Paige Gerson of Leawood runs a nonprofit group called Depression Bipolar Support Alliance of Overland Park, Facebook.com/DBSAKC. Gerson attended Tulane University in New Orleans before receiving a bachelor’s degree in dietetics at Kansas State University. She is also diagnosed with bipolar disorder. For more information, call 913-730-0042 or send email to email@example.com. This conversation took place at her home.
What did you think when you heard the news about Robin Williams’ suicide?
I wasn’t at all surprised. When you have bipolar, you know who else has it, and we all knew Robin Williams had bipolar. And everybody who has bipolar has suicidal thoughts or suicide attempts, 100 percent. I’m guessing finding out he had Parkinson’s was the thing that pushed him over the edge.
What can we learn from his suicide?
That this disease isn’t fixable. Robin Williams probably had all the resources in the world. Medication helps, but it doesn’t cure it. It’s like taking a huge roller coaster and trying to make it a mini-coaster.
There is a perception that if people would only take their medication all the time, they would be OK. That is completely untrue. It is a deadly illness. It is like a cancer that may go into remission but will never go away.
Was there anything you didn’t like about how his death was portrayed or how people reacted to it?
When you hear people say, “He took the easy way out,” that is not correct. His disease killed him. The pain was so great his brain was telling him that was the only way he could find relief.
When did you first realize you had bipolar?
I was diagnosed 10 years ago with bipolar, and I’ve been taking medication for it since then.
Did you really not know when you were younger that you suffered from bipolar disorder, or manic depression as it used to be called?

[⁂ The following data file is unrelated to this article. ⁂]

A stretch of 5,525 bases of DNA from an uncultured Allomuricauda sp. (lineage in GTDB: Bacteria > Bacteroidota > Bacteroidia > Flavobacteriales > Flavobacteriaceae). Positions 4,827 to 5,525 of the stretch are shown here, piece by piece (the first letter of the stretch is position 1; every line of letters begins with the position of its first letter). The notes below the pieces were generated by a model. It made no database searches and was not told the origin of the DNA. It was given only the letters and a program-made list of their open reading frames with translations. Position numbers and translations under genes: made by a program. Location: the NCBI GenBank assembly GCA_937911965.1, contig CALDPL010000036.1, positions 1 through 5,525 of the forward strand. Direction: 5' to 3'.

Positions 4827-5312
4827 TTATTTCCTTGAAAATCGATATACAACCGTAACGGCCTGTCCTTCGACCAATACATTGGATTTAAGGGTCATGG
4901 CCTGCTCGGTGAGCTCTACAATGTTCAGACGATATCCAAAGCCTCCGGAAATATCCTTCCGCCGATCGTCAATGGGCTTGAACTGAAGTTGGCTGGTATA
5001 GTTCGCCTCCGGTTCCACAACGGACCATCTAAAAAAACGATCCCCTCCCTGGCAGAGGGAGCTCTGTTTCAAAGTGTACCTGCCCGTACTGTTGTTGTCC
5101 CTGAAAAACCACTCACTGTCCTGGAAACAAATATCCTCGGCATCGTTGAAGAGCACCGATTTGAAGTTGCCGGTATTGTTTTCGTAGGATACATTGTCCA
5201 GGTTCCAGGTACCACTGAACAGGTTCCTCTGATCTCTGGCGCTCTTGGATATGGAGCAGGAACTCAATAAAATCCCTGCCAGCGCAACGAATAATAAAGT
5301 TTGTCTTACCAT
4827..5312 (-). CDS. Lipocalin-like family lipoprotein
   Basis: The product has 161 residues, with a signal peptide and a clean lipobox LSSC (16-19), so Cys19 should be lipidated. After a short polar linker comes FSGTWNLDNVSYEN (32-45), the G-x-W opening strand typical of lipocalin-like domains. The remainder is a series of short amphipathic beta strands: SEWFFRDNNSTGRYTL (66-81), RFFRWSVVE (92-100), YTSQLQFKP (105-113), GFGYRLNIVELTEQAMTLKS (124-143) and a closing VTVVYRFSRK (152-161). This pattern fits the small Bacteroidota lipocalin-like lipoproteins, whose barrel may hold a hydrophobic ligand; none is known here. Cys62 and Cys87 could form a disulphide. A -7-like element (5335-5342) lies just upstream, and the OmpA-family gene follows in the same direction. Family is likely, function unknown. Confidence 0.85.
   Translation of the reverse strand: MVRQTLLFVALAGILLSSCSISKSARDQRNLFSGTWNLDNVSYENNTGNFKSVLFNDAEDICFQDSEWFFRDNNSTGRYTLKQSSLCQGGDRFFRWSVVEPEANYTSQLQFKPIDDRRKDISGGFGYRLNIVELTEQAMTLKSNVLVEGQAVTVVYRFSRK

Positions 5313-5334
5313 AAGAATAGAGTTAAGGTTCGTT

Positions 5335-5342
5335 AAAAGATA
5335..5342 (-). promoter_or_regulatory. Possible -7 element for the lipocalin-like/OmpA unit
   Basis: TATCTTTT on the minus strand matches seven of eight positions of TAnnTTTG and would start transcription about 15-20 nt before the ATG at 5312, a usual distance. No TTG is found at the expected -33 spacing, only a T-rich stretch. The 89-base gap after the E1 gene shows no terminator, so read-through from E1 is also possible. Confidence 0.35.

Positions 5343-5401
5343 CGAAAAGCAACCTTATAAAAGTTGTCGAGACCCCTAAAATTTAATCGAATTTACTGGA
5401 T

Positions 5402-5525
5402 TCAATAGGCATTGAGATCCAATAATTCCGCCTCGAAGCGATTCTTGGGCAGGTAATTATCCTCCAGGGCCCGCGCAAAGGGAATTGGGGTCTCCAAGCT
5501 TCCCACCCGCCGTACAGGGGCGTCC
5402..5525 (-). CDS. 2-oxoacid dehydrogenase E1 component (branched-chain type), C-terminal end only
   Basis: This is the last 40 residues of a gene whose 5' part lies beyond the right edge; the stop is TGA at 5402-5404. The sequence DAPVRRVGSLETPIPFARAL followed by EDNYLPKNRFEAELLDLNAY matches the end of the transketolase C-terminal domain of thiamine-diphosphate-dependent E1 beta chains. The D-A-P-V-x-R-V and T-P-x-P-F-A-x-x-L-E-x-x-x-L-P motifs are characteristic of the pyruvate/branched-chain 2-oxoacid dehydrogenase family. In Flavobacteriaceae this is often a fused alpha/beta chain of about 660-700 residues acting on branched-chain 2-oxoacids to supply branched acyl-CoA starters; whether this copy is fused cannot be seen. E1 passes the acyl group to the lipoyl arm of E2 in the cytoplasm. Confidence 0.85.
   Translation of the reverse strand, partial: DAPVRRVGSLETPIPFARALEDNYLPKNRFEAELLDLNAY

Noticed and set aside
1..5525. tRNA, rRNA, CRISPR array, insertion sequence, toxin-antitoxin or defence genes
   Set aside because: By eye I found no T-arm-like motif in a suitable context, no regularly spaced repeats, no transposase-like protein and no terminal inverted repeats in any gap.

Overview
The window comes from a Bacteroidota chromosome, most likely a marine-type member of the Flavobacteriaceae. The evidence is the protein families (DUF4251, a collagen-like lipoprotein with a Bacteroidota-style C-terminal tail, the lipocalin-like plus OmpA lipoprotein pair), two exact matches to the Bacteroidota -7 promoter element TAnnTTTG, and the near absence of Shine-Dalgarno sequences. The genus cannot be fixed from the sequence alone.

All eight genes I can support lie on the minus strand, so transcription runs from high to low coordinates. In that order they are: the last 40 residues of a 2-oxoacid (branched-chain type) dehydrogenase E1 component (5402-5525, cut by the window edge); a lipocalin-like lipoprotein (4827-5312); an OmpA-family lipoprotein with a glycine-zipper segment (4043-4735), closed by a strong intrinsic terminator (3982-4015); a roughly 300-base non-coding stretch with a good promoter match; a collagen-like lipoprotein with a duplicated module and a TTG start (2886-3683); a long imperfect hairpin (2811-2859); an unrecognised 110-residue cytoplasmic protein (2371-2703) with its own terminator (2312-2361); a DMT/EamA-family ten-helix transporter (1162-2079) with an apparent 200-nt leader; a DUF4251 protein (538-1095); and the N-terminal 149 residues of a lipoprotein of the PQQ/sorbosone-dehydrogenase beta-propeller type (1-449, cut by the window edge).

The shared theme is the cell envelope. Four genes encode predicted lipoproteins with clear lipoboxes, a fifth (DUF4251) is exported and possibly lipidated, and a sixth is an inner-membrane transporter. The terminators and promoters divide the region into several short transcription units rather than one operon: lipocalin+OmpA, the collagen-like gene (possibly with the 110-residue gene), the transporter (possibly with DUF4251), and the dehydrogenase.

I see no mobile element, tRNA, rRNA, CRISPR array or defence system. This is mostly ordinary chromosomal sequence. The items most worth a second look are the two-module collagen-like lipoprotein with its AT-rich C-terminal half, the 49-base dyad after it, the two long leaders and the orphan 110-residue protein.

I hate the word “suffer.” I live with bipolar disorder, I don’t suffer from it. And many people aren’t diagnosed until they are in their 30s or their 40s. It is something you are born with, but it’s almost like a cancer gene that sits there a long time before it becomes active.
So you didn’t have symptoms when you were younger?
I went through a monthlong depressive episode at the age of 20 and a two-week depression when I was 30. Beyond that, I was pretty much fine.
And you didn’t notice any manic episodes?
I don’t think I had the hypomanic stages.
What is hypomania?
It is less than full-blown mania, and it is common in people with bipolar. I didn’t spend thousands of dollars when I can’t afford it, or fly to Hawaii without telling anyone. Mine was like, I decide I’m going to go to medical school, and I figure it all out in a day. Or, I’m going to go backpacking through Europe by myself. Or, I’m going to run a marathon in a month and not train.
What are your depressed periods like?
Years ago, before I was treated, it could be for days, not being able to get out of bed, not being able to get in the shower, not wanting to eat, not talking to friends, wanting to hide. Feeling like the pain will never end. Feeling suicidal.
What are the depressed episodes like now that you take medication?
Not wanting to get out of bed. Not wanting to exercise. Canceling things. Doing the bare minimum for my nonprofit.
Are you ever tempted to stop taking the medication? You hear of people who don’t like taking it because they miss the highs, or they says it dulls everything.
I think the notion of dulling is unfounded. More often people start feeling better and think they don’t need to take the medication anymore. That is very common.
Another problem is, a lot of people can’t afford the medication. I personally have not been tempted to go off meds, because I have observed what happens when you go off medications. Yes, some medications have awful side effects: Some make people gain a lot of weight, some cause diabetes or sexual dysfunction. It is extremely rare for someone with bipolar to stay on one or two medications for any length of time. Doctors are constantly trying new medication or combination of medications to see what works.
What is the main thing people who don’t have bipolar can do to help friends or family who have it?
Get rid of the stigma. When I was feeling severely depressed, I couldn’t call the teacher or the room mom and say, “I’m really sick,” and have everyone prepare meals and bring them over, like I could have if I’d been diagnosed with breast cancer. But it is just as debilitating.
If someone tells you they are experiencing depression, offer to drive their kids, pick up groceries or prepare a meal, like you would if they were very sick, because they are.